The Indian Constitution grants social benefits and privileges to Hindu, Sikh and Buddhist Dalits for their uplift but denies them to Muslim and Christian Dalits. The August 10 “Black Day” protest by Indian Christians is against this discrimination.
India’s Christians observed “Black Day” on Monday, reminding people that Dalits who embrace Christianity, have been facing a constitution-based discrimination.
The word “Dalit”, derived from Sanskrit, meaning “broken” or “downtrodden”, is a word used to signify former “untouchables, who are so low in social status that they are considered outcasts or outside the rigid caste system of Hindu society. As a result, through centuries, Dalits have been subjected to extreme exploitation, inhuman treatment, atrocities and poverty.
To help their socio-economic uplift, the Indian Constitution reserves for them special privileges and benefits such as quota in government jobs and educational institutions.
However, the Constitution (Scheduled Caste) Order (Paragraph 3) that India’s first President Rajendra Prasad signed on August 10, 1950, initially stated that “…no person who professes a religion different from the Hindu religion shall be deemed to be a member of a Scheduled Caste.”
When Sikhs demanded these privileges, the Order was modified in 1956 to include them. The Buddhists too were granted the benefits in 1990. But Muslims and Christians of low caste origin continue to be excluded despite their demands.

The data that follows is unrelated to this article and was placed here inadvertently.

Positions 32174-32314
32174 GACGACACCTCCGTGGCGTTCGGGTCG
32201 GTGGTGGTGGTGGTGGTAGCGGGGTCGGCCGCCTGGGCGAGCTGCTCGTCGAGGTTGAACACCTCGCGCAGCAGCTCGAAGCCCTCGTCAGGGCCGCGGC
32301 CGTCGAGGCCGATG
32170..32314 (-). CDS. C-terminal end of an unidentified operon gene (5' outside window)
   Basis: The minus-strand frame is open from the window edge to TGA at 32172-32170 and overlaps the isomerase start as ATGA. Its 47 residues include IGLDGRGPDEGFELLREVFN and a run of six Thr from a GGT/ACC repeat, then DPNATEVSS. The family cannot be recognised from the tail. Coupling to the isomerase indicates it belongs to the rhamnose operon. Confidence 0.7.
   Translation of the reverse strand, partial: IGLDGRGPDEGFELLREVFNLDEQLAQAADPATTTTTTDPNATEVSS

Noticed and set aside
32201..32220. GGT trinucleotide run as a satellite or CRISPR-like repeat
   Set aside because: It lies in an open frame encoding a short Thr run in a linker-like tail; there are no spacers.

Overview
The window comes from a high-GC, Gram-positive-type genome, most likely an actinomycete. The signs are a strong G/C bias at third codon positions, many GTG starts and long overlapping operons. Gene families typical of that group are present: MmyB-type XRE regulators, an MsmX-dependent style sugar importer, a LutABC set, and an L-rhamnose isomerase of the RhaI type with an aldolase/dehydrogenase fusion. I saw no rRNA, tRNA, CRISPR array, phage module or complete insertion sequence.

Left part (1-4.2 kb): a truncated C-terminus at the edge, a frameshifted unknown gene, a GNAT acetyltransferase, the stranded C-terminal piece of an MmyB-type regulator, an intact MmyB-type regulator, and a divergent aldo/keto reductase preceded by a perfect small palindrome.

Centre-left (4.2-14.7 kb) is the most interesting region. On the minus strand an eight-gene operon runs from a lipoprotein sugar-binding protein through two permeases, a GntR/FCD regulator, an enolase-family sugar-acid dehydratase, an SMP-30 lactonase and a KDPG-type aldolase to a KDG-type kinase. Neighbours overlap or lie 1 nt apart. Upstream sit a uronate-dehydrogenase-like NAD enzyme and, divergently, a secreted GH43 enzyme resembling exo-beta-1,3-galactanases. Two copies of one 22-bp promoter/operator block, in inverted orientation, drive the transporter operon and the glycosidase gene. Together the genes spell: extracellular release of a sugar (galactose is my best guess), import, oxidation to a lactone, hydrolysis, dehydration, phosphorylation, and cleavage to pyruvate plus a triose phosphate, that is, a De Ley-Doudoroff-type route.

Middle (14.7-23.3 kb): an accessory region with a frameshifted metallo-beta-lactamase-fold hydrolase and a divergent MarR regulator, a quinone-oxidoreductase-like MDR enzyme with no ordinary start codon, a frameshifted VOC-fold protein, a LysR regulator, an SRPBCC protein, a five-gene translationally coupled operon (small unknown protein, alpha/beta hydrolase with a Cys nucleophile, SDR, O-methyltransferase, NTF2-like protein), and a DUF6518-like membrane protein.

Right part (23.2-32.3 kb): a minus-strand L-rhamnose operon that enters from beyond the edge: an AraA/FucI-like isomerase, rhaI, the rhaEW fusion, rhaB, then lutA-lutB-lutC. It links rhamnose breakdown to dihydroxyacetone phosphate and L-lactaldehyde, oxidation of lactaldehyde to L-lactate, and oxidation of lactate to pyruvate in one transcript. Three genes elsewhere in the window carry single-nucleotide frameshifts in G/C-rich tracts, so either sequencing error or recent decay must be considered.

The “Black Day” protest by Christian Dalits is against this Presidential Order of August 10, 1950.
India’s Catholic Church for Dalits
Dalits form about 60 per cent of India’s Christian community, which makes up about 2.3 per cent of the country’s largely Hindu 1.3 billion population. Muslims form some 14 per cent.
The Catholic Church of India has very much at heart the cause of Dalit Christians. This concern of the Catholic Bishops’ Conference of India (CBCI) is largely carried out by its Office for Scheduled Castes/Scheduled classes, through actions such as lobbying, advocacy, memoranda, court petitions, movements and protests.
First observed in 2009, Black Day is organized annually by the CBCI, the National Council of Churches in India and the National Council of Dalit Christians.
Dalit Christians’ plight under Covid-19
On the occasion of this year’s Black Day, Archbishop Felix Machado of Vasai Diocese said the cause of Dalit Christians assumes an added poignancy under the impact of Covid-19 and the closedown.
Speaking to Vatican News, he said the “first victims of all the effects of coronavirus are poor people like Dalits”. They are doubly and triply poor because they are not just deprived economically and have no essential means of livelihood but they are regarded as the “useless of society”, despised, neglected and discriminated against.
Even though Covid-19 strikes anyone who comes in its way, the Bishop of Vasai said, the Dalits, in many ways, are the first and biggest victims of the pandemic. This is why the action of the Catholic Church of India is particularly focused on the Dalits.
Church fights caste system
Indian Cardinal Oswald Gracias, the president of the Catholic Bishops’ Conference of India (CBCI), the apex body of the Catholic Church in the country, has also called for equal rights for India’s marginalized Dalit Christians.
“Today there is a great consciousness because of what happened in America of the importance of equality for the weaker people,” the Archbishop of Bombay told the Crux news website, July 27, in the wake of the Black Life Matters protests across the US and the world.
“In our own country: The question of Dalits. The Church is shouting from the rooftops that we can’t discriminate against them and is fighting against the caste system,” he said. “God has treated everybody as equal,” he added.